The Christmas carol The Twelve Days of Christmas is brought to life in this charming and amusing story of love, marriage and families. This feels like a Christmas classic and would be a treat to read aloud.
Since her mother’s death Annaple Kitson, the oldest child in the family, looks after her father, brothers and sister. The family are none too happy about this arrangement since Annaple is a dreadful cook and nags her younger siblings about tidiness, cleanliness and doing things in a proper manner. Annaple dreams of romance and being swept of her feet by a dashing suitor and as Christmas approaches her father, when asked what he would like for a present, rather rashly, says, ‘’A husband for your sister.’’ Unfortunately Annaple’s sweetheart, the wealthy Francis Vere, does not match her romantic expectations so the children plan to help Francis win their sister’s hand in marriage. Francis agrees to their plan with enthusiasm and as the days pass the Kitson family home becomes the setting for an amusing and chaotic version of the carol The Twelve Days of Christmas.
This charming Christmas story is a reissue of a book first published in the 1970s and I can’t think how I missed reading this before. Set in an unspecified period in English history but possibly 16th or 17thcentury, this book supposedly tells the story behind the well-known carol. It has a delightful traditional feel and the lovely drawings by Shirley Hughes reinforce this.
Each of the chapters describes what happens on a specific day during the Christmas period starting with St. Nicholas’ Day and ending on the Feast of the Epiphany. When Francis arrives on Christmas Day with a partridge and a small pear tree in a red pot Annaple is delighted and charmed. However Francis confides in the children that as a wealthy merchant he is not used to buying single items so has bought his gifts in larger quantities. The children are encouraged by Francis’s commitment and the change in his manner but as the household becomes swamped by a variety of birds, daily deliveries of milk and visits by performers and musicians Annaple’s reaction changes and the children grow increasingly concerned that their plan may not be successful.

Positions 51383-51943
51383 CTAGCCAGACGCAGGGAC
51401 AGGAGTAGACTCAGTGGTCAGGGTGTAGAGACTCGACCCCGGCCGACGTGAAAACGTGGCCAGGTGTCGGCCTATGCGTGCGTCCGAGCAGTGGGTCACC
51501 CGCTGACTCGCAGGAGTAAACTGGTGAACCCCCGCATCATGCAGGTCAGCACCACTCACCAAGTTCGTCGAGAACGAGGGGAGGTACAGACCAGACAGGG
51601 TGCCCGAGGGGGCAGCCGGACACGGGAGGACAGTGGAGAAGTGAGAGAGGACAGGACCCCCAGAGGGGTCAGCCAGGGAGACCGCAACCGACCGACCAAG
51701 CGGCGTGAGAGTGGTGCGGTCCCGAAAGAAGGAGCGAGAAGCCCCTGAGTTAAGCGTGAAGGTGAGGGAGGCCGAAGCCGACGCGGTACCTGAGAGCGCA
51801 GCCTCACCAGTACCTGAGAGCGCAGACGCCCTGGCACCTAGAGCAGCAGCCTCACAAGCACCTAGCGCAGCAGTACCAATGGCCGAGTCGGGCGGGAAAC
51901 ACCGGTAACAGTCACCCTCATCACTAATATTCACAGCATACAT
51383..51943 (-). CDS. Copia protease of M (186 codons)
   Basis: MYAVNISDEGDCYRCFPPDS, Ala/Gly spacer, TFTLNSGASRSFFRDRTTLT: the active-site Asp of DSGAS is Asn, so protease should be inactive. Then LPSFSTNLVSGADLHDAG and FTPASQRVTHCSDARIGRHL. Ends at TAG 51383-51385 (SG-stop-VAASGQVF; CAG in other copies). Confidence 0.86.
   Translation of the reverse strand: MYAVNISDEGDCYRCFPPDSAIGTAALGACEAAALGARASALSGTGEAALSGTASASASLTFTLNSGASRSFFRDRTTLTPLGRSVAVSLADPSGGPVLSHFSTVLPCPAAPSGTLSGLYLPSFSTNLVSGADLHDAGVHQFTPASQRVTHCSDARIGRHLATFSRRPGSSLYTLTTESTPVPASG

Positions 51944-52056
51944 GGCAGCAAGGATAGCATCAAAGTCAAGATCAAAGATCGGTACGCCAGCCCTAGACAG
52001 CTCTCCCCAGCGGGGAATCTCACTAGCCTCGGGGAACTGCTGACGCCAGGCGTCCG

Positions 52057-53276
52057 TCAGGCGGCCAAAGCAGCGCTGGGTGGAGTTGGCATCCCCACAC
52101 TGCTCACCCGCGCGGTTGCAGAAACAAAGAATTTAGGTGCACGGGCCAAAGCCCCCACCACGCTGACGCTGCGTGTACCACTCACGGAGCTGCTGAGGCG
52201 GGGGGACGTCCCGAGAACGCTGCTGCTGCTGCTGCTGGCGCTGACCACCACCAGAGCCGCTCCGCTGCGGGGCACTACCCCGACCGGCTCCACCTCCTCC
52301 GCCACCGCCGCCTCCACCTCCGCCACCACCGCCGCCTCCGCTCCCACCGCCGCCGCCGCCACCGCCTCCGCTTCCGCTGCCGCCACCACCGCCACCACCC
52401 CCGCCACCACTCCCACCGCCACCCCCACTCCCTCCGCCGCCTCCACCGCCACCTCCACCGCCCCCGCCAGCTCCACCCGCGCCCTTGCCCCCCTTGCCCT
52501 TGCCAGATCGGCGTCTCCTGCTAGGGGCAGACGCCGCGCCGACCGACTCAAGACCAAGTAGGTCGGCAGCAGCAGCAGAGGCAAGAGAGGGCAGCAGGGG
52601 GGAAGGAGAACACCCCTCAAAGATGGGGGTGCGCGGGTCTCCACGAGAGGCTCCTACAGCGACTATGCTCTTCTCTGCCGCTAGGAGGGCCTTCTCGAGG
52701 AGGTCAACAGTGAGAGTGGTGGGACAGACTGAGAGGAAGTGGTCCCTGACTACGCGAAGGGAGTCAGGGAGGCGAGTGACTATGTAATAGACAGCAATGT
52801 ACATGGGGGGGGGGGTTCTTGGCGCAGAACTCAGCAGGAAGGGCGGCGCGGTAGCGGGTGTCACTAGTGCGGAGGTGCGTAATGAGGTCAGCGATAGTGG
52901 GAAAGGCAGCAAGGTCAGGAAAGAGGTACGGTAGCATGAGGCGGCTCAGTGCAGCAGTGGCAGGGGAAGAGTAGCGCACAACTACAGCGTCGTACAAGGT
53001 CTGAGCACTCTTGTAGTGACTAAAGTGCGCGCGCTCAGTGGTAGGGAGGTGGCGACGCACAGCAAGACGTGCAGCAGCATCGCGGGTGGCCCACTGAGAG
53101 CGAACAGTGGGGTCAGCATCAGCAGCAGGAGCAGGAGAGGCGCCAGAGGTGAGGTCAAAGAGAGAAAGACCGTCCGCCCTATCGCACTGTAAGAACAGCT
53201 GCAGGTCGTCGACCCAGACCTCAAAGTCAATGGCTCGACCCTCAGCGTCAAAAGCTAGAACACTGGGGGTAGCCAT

Jenny Overton tells her story with humour and I liked the way in which Francis gradually changed and his quiet and slightly serious character became more joyful. There were points in the story when I actually started to feel a little sorry for the besieged Annaple, particularly as the courtship became almost the equivalent of a soap opera for the local townsfolk. However, the final chapters and the ending are full of warmth and a touching scene between the two sisters.
The story is interspersed with extracts of traditional carols and the reader learns a great deal about forgotten Christmas traditions. This book would be wonderful read aloud over the Christmas period and would probably be enjoyed by all the family too. A lovely Christmas treat!